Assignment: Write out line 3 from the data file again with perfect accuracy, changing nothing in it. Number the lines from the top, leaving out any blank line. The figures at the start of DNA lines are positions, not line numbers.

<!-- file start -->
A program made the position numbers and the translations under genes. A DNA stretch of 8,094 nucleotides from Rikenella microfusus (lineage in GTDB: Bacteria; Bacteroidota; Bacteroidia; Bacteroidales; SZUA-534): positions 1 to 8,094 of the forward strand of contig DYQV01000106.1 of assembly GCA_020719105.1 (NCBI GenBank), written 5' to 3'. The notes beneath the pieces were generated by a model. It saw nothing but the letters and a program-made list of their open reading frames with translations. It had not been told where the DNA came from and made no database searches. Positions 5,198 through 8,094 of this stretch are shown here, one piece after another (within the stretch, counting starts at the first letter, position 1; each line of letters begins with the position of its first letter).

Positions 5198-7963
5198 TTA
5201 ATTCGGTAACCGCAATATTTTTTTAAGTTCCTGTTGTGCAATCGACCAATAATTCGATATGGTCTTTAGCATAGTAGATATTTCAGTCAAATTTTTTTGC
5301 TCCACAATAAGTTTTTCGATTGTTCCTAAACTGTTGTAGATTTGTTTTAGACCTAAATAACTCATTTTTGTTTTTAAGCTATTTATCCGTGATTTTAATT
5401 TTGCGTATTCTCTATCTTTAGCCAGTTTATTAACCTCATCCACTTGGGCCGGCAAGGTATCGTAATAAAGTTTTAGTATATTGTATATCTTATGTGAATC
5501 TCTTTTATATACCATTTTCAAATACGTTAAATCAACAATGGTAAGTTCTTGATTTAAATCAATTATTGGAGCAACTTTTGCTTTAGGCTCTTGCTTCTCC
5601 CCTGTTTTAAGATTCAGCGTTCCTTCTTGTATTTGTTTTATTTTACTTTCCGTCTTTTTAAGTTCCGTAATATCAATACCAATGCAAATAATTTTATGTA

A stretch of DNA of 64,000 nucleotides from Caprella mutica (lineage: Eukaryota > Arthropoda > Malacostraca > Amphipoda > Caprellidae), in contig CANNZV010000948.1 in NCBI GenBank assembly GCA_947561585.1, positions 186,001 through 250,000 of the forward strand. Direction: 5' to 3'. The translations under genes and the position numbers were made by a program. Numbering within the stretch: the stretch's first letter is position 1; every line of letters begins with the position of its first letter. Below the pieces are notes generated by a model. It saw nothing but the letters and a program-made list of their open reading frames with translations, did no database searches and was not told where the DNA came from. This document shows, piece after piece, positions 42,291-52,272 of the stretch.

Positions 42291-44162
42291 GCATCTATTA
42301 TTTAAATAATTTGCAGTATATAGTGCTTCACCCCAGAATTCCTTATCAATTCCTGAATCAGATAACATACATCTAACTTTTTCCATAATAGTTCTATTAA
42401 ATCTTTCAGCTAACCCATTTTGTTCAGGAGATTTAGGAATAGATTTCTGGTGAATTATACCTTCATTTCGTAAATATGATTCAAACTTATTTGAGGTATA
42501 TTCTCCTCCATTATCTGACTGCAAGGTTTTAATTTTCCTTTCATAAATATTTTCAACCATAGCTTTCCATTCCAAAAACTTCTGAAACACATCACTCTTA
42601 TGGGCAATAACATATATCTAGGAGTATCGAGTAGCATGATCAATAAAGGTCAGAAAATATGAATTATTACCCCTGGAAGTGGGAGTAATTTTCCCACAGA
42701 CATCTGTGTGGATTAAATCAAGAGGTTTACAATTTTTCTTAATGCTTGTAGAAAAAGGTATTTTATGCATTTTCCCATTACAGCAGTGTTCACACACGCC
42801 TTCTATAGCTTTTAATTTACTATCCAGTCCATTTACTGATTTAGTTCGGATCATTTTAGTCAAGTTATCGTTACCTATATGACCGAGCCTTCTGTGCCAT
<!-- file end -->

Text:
5198 TTA